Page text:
The Ravens haven't had two defenders record more than six sacks apiece in a season since 2006, when four, including Suggs, had at least 9.5 sacks as the team set a single-season record with 60.
"If they had a really speedy player there opposite of Suggs, they would go a long way," said Matt Williamson, a former Cleveland Browns scout who now writes for ESPN's Scouts Inc. "That's a lot of pressure to put on Terrell Suggs. As great as he is, if he has an off day or is consistently getting doubled, somebody else has to step up in that situation. They don't really have that guy."
The Ravens thought they had that guy in Kindle, a second-round pick in 2010. Seen by many draftniks as a first-round talent, the team hoped Kindle would form a tag team with Suggs that would rival James Harrison and LaMarr Woodley of the Pittsburgh Steelers. But he has yet to make an impact — and he may never make one — after missing all of his rookie year with a fractured skull.
Outside linebacker Paul Kruger and defensive end Pernell McPhee thrived at times as situational pass rushers last season. But it's unclear if they can be counted on to produce full-time should they secure the starting spots that have been vacated by Johnson and Redding, respectively.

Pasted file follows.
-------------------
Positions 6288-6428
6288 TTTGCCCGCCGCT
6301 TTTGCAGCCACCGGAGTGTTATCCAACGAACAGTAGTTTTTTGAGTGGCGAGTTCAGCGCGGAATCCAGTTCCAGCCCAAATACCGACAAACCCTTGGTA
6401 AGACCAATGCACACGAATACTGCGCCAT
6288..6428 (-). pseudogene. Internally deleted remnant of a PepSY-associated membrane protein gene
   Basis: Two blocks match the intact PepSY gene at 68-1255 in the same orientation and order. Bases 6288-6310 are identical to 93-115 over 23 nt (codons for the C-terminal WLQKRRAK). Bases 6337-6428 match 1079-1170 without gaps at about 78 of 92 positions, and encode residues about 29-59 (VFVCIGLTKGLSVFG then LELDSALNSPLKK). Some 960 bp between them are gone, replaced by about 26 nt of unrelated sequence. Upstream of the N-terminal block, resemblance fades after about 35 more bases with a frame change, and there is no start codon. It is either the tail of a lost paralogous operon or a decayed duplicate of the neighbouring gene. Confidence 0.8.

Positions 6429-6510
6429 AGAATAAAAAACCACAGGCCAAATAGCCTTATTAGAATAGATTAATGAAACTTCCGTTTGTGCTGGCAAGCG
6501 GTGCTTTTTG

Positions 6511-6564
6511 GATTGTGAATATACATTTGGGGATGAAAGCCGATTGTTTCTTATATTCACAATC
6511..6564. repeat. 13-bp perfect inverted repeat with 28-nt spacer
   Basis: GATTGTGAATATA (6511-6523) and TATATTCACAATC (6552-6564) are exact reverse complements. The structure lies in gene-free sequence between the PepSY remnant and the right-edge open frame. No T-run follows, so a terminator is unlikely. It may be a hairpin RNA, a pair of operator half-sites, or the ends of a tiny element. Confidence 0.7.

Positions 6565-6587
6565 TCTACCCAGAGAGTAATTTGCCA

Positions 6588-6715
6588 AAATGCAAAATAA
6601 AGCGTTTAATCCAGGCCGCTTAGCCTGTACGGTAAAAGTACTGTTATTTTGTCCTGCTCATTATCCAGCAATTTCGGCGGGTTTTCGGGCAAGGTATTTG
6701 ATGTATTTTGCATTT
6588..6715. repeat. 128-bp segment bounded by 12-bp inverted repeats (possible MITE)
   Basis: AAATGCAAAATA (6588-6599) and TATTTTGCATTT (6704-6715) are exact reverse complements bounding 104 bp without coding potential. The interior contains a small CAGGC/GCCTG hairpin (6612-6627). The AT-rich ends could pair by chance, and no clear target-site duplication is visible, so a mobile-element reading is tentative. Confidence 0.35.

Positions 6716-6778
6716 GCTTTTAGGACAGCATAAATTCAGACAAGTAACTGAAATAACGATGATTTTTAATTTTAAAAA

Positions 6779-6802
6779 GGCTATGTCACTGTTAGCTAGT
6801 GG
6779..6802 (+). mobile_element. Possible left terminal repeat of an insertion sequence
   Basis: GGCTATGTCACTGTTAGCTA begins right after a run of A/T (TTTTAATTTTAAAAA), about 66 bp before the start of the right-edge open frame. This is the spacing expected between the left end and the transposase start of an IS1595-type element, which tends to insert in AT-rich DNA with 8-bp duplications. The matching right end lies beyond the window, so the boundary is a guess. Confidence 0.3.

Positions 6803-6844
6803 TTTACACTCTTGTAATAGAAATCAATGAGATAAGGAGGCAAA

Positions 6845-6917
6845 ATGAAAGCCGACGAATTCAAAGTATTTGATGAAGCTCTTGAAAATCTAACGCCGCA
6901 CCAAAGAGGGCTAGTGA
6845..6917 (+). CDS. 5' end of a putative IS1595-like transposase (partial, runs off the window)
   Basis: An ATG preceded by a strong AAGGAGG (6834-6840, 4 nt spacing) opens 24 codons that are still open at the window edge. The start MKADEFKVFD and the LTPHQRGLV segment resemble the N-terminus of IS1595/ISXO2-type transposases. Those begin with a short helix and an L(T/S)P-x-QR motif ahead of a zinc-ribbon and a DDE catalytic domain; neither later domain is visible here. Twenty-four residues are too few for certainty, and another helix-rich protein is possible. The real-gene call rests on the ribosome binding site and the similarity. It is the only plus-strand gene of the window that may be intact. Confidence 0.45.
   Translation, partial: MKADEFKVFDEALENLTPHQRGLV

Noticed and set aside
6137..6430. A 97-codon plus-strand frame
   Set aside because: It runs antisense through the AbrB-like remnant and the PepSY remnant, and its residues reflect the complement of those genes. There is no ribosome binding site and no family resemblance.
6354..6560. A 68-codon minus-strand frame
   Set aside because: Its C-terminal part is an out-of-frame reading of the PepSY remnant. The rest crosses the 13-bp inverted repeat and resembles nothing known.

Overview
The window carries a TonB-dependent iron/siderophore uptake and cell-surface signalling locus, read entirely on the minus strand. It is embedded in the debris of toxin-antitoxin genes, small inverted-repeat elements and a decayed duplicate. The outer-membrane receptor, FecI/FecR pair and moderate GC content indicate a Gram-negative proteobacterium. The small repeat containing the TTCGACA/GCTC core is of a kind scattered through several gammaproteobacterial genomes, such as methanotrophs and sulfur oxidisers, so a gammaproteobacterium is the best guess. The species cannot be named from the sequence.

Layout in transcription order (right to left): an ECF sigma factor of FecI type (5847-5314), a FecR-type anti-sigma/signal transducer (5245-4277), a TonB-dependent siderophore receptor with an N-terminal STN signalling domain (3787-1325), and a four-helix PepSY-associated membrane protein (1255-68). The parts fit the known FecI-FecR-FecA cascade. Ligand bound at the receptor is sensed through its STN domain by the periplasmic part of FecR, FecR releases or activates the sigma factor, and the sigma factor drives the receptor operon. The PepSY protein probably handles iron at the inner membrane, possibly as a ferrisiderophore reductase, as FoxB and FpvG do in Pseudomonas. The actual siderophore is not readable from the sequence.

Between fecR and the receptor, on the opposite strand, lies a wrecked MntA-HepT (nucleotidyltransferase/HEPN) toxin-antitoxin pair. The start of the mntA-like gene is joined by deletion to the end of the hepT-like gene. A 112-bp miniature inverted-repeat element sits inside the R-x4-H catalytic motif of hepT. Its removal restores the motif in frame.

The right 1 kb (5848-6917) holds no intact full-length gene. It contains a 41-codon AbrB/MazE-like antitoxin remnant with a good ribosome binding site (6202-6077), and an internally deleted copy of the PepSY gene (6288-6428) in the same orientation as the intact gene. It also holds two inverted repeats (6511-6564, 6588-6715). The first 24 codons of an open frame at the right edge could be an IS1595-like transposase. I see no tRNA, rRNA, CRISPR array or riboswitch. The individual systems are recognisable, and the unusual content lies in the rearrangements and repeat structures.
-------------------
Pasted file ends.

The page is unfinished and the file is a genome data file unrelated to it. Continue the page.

That's why the Ravens will sift through this draft class for that speedy sack specialist who can make an opponent pay for keying in on Suggs. But unearthing another gem first won't be easy.
"Pass rushers are always hard to find. There just aren't a lot of them," said CBS analyst Charley Casserly, former G.M. of the Washington Redskins and Houston Texans. "It's hard to find guys that have quickness, speed and that kind of ability to rush the passer. It's a hard skill to have."
Baltimore Sun reporter Jeff Zrebiec contributed to this article.
|Andre Branch||Clemson||6-4||259||He finished eighth in the nation last year with 10.5 sacks. He runs well for a man his size and did a little bit of everything for Clemson, including playing linebacker.|
|Chandler Jones||Syracuse||6-5||266||Jones, the younger brother of Ravens defensive tackle Arthur Jones and UFC fighter Jon Jones, has rocketed up draft boards since going pro after his junior season .|
|Shea McClellin||Boise State||6-3||260||McClellin is said to be gaining late momentum and is a great fit for teams looking for a speedy edge rusher. He racked up 16.5 sacks in his final two seasons.|
|Whitney Mercilus||Illinois||6-4||261||Mercilus led the nation with 16 sacks and forced nine fumbles in 2011 but there are questions about whether he can thrive at outside linebacker.|
|Nick Perry||USC||6-3||271||Perry probably won't be available by the time the Ravens are on the clock, but he flashed a good mix of size, strength and athleticism while lining up as a defensive end .|
|Courtney Upshaw||Alabama||6-2||272||No need to worry about how he will fit in a 3-4 scheme. Upshaw was one of the nation's premier pass rushers playing in a 3-4 at Alabama, and he is stout against the run, too.|